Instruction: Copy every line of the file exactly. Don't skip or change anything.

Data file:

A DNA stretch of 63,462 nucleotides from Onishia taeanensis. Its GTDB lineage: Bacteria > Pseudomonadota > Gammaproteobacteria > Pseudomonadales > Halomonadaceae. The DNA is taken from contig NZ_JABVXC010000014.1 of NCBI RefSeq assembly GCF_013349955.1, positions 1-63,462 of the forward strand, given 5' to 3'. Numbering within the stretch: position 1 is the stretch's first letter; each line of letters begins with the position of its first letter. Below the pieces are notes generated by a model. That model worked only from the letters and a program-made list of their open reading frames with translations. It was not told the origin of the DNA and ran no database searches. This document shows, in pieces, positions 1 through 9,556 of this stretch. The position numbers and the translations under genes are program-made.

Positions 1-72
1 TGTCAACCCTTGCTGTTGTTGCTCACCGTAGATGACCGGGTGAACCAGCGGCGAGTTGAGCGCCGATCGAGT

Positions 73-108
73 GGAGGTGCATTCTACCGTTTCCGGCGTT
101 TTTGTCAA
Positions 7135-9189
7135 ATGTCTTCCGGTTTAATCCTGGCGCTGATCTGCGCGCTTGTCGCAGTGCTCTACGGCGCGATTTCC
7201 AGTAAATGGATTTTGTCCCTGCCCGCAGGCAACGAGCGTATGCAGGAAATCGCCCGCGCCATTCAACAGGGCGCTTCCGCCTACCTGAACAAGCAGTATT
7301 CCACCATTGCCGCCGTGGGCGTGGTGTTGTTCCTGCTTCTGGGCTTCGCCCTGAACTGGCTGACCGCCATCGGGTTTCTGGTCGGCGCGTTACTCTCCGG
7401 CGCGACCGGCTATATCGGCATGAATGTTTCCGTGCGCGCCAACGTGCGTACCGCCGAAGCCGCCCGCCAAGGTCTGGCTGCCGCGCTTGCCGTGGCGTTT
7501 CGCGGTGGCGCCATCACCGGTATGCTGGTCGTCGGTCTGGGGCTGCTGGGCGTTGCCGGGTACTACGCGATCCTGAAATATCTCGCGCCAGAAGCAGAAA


A DNA stretch of 63,462 nucleotides from Onishia taeanensis. Its GTDB lineage: Bacteria > Pseudomonadota > Gammaproteobacteria > Pseudomonadales > Halomonadaceae. The DNA is taken from contig NZ_JABVXC010000014.1 of NCBI RefSeq assembly GCF_013349955.1, positions 1-63,462 of the forward strand, given 5' to 3'. Numbering within the stretch: position 1 is the stretch's first letter; each line of letters begins with the position of its first letter. Below the pieces are notes generated by a model. That model worked only from the letters and a program-made list of their open reading frames with translations. It was not told the origin of the DNA and ran no database searches. This document shows, in pieces, positions 1 through 9,556 of this stretch. The position numbers and the translations under genes are program-made.

Positions 1-72
1 TGTCAACCCTTGCTGTTGTTGCTCACCGTAGATGACCGGGTGAACCAGCGGCGAGTTGAGCGCCGATCGAGT

Positions 73-108
73 GGAGGTGCATTCTACCGTTTCCGGCGTT
101 TTTGTCAA
Positions 7135-9189
7135 ATGTCTTCCGGTTTAATCCTGGCGCTGATCTGCGCGCTTGTCGCAGTGCTCTACGGCGCGATTTCC
7201 AGTAAATGGATTTTGTCCCTGCCCGCAGGCAACGAGCGTATGCAGGAAATCGCCCGCGCCATTCAACAGGGCGCTTCCGCCTACCTGAACAAGCAGTATT
7301 CCACCATTGCCGCCGTGGGCGTGGTGTTGTTCCTGCTTCTGGGCTTCGCCCTGAACTGGCTGACCGCCATCGGGTTTCTGGTCGGCGCGTTACTCTCCGG
7401 CGCGACCGGCTATATCGGCATGAATGTTTCCGTGCGCGCCAACGTGCGTACCGCCGAAGCCGCCCGCCAAGGTCTGGCTGCCGCGCTTGCCGTGGCGTTT
7501 CGCGGTGGCGCCATCACCGGTATGCTGGTCGTCGGTCTGGGGCTGCTGGGCGTTGCCGGGTACTACGCGATCCTGAAATATCTCGCGCCAGAAGCAGAAA